Tuesday, November 6, 2007

Flood at Borkorkope

For the past three weeks, academic activities in Borkorkope, a small village outside of Takoradi, have come to a stand still. Access to basic education, a human right protected by both the Universal Declaration of Human Rights and the Ghanaian Constitution of 1992, is at risk. Authorities seem unwilling or unable to act. Christian Baidoo, journalist at SKYY News, contacts one of the teachers working in the community to investigate.

According to Mathias Kyei, a teacher in the village school, recent flooding on the road leading to the community has made it very difficult for the teachers to access the school. He says that the teachers have appealed to the school board and the local authorities for help, in the form of a canoe, to travel across the flooded road. Since there was no response from the authorities, the teachers have decided to stay at home.

Christian and a SKYY News team visit the community to gather information on the problem. The chief of the community, Torgbui Issanovi, believes that the teachers are simply being negligent in their duty to provide educational services to the children of the village. He explained that the flooded road should not be used as an excuse because the residents of the community have to use the road to go about their daily activities. He adds that there are teacher’s quarters in the community for the teachers to stay and do their work. The flooding of the road is a seasonal problem, and previous teachers have faced the same difficulties without complaint.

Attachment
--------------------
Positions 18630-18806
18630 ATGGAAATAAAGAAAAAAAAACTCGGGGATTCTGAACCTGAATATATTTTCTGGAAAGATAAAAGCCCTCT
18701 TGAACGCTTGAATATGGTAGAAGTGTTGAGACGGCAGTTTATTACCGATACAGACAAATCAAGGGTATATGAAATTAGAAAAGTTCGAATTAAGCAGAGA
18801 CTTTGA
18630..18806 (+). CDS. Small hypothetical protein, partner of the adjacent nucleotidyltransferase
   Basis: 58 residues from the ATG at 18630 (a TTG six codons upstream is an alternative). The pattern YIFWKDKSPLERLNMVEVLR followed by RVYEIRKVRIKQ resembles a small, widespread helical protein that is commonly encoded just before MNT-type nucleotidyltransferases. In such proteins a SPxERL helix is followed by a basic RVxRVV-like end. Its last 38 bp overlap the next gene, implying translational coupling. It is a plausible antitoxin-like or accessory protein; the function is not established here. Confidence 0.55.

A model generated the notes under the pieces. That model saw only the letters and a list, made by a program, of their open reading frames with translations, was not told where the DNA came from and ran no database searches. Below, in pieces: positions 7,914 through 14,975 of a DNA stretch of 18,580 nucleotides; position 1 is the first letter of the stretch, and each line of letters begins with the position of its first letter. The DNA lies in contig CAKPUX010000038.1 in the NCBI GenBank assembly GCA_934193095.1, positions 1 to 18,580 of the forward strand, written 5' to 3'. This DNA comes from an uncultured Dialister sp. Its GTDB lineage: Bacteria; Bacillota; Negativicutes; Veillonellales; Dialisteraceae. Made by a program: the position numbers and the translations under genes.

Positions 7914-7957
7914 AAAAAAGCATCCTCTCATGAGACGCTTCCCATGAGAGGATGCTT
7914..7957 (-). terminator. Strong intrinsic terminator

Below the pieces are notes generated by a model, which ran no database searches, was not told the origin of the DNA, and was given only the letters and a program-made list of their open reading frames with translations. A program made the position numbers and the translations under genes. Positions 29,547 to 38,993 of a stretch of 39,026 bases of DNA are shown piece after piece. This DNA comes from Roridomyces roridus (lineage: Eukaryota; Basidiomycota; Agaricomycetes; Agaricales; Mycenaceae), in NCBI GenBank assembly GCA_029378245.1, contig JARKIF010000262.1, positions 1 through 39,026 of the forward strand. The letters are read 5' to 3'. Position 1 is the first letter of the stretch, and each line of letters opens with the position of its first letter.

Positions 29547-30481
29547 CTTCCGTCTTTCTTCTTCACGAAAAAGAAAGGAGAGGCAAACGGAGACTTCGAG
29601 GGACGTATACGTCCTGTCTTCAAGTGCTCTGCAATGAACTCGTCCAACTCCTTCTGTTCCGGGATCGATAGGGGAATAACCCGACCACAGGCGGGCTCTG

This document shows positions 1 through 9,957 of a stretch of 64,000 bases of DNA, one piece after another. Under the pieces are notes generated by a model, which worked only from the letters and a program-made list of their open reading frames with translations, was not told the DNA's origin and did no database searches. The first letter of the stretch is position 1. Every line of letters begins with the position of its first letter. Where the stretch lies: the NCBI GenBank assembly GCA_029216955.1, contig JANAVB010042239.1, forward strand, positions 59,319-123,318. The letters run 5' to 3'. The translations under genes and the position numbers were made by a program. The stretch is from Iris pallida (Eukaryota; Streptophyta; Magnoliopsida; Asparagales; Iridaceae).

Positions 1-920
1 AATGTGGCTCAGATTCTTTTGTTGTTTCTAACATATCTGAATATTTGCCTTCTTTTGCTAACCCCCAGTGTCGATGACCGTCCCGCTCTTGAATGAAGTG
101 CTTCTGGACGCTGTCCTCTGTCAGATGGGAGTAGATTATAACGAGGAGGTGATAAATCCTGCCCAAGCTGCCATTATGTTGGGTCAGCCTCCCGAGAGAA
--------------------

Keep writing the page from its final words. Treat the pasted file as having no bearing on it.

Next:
The Catholic Church built the school in the village to promote basic education, because children were found to be working on farms, stone quarries and fishing instead of going to school. The school started with only 30 pupils, but has now expanded to accommodate over 70.

The classroom block is a ‘wattle dawd’ building, constructed with a wood frame and mud walls. There is no electricity or running water, but the simple structure, packed with tiny wooden chairs and desks, serves its purpose.

When contacted, the manager of the Catholic education unit said that the teachers have lodged the same complaints to his outfit. He says that he expects the teachers to show more commitment to their jobs, and the children of the village, despite those challenges. He said that the Catholic Church would collaborate with other schools for logistical help. He advised the teachers to go back to school, and promised that the unit will do all it can to improve the situation. The teachers have since agreed to go back to the school, despite the difficulties they face in doing their job.

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